Cookies Policy

This site uses cookies. By continuing to browse the site you are agreeing to our use of cookies.

I accept this policy

Find out more here

Kenya in the Shadow of the ICC: Complementarity, Gravity and Impact

No metrics data to plot.
The attempt to load metrics for this article has failed.
The attempt to plot a graph for these metrics has failed.
The full text of this article is not currently available.

Brill’s MyBook program is exclusively available on BrillOnline Books and Journals. Students and scholars affiliated with an institution that has purchased a Brill E-Book on the BrillOnline platform automatically have access to the MyBook option for the title(s) acquired by the Library. Brill MyBook is a print-on-demand paperback copy which is sold at a favorably uniform low price.

Access this article

+ Tax (if applicable)
Add to Favorites
You must be logged in to use this functionality

image of International Criminal Law Review

Following contested elections in late 2007, Kenya experienced brief but significant violence. International pressure and diplomacy led to a coalition government, and a commission of inquiry recommended the creation of an internationalized criminal tribunal or International Criminal Court (ICC) involvement, should a tribunal not be created. The government of Kenya both promised to create a hybrid tribunal and to cooperate with the ICC, yet has arguably done neither, engaging in delaying tactics for about a year before the prosecutor requested approval to open an investigation. The specific situation presented by Kenya requires careful analysis of two key principles of admissibility in the Rome Statute, gravity and complementarity. This article, based on fieldwork and interviews in Kenya and in The Hague and on judicial decisions and prosecutorial policy documents, examines the treatment of these to date, emphasizing the use and abuse of the concept of positive complementarity.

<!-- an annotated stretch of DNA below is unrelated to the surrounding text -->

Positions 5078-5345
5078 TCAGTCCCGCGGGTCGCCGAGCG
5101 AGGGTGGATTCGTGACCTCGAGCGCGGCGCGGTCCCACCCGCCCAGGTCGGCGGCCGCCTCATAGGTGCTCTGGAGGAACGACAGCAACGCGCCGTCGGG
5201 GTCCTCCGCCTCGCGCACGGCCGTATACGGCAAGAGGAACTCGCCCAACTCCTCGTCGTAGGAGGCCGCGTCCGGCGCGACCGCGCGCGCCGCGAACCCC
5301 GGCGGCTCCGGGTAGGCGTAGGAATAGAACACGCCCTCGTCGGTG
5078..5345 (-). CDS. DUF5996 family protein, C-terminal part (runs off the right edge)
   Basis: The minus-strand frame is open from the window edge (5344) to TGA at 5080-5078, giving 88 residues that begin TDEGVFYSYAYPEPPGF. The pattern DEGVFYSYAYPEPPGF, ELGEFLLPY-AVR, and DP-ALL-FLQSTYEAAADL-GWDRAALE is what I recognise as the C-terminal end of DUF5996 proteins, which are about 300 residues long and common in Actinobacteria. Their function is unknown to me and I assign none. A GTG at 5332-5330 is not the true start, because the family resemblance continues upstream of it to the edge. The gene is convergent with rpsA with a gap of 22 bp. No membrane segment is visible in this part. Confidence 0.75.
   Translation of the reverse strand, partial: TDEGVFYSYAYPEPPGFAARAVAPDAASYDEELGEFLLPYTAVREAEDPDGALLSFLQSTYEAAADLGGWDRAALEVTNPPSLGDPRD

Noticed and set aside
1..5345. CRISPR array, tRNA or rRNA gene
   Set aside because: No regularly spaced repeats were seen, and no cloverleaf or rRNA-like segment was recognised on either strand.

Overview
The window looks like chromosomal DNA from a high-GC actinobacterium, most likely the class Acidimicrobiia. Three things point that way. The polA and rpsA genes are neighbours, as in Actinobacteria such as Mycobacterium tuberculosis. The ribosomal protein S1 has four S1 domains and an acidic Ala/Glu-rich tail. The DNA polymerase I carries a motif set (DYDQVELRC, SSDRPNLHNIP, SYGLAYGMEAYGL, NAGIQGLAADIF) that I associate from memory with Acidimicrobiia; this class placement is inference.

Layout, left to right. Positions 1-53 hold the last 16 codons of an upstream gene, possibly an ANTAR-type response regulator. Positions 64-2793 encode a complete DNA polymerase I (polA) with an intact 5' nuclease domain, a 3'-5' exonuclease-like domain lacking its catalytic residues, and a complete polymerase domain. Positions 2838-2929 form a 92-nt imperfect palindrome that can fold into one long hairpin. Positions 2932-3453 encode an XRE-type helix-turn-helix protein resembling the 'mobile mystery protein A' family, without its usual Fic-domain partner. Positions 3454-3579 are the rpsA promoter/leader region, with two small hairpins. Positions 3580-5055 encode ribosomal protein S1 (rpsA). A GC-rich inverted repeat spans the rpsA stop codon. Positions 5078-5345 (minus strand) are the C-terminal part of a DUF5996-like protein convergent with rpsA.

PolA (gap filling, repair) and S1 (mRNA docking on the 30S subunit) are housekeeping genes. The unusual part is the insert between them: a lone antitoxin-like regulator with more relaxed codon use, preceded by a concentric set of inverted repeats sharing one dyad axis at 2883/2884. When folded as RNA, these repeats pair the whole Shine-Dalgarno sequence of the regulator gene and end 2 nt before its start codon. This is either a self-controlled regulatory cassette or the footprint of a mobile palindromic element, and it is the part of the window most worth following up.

Affiliations: 1: a) University of London, School of Oriental and African Studies, London, UK ; 2: b)School of Political Studies, University of Ottawa, Canada


Full text loading...


Data & Media loading...

Article metrics loading...



Can't access your account?
  • Tools

  • Add to Favorites
  • Printable version
  • Email this page
  • Subscribe to ToC alert
  • Get permissions
  • Recommend to your library

    You must fill out fields marked with: *

    Librarian details
    Your details
    Why are you recommending this title?
    Select reason:
    International Criminal Law Review — Recommend this title to your library
  • Export citations
  • Key

  • Full access
  • Open Access
  • Partial/No accessInformation